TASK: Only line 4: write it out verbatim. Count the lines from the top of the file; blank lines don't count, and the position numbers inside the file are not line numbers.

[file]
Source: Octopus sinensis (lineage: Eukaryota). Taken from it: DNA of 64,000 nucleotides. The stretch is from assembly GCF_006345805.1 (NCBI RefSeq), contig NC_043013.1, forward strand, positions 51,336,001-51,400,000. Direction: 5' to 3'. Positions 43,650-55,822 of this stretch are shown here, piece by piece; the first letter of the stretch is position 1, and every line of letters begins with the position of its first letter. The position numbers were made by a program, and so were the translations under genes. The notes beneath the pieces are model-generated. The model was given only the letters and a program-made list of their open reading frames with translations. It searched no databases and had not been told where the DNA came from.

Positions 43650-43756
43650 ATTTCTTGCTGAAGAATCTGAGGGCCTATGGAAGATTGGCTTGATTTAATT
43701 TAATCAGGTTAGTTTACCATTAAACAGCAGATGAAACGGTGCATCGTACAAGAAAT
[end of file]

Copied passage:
43701 TAATCAGGTTAGTTTACCATTAAACAGCAGATGAAACGGTGCATCGTACAAGAAAT